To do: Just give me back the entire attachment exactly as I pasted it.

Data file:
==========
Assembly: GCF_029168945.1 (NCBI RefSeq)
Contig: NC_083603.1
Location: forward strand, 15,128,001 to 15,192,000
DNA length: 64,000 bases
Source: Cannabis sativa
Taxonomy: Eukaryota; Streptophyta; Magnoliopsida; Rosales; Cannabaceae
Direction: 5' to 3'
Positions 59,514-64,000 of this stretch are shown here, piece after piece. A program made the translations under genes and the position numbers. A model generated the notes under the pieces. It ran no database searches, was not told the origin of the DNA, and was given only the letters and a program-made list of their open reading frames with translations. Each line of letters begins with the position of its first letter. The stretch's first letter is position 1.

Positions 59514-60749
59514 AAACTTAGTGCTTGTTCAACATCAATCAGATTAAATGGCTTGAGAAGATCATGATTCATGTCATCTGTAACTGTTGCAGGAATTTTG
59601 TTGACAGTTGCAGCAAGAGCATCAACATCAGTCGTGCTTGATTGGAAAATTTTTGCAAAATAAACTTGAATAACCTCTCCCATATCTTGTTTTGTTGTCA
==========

Assembly: GCF_029168945.1 (NCBI RefSeq)
Contig: NC_083603.1
Location: forward strand, 15,128,001 to 15,192,000
DNA length: 64,000 bases
Source: Cannabis sativa
Taxonomy: Eukaryota; Streptophyta; Magnoliopsida; Rosales; Cannabaceae
Direction: 5' to 3'
Positions 59,514-64,000 of this stretch are shown here, piece after piece. A program made the translations under genes and the position numbers. A model generated the notes under the pieces. It ran no database searches, was not told the origin of the DNA, and was given only the letters and a program-made list of their open reading frames with translations. Each line of letters begins with the position of its first letter. The stretch's first letter is position 1.

Positions 59514-60749
59514 AAACTTAGTGCTTGTTCAACATCAATCAGATTAAATGGCTTGAGAAGATCATGATTCATGTCATCTGTAACTGTTGCAGGAATTTTG
59601 TTGACAGTTGCAGCAAGAGCATCAACATCAGTCGTGCTTGATTGGAAAATTTTTGCAAAATAAACTTGAATAACCTCTCCCATATCTTGTTTTGTTGTCA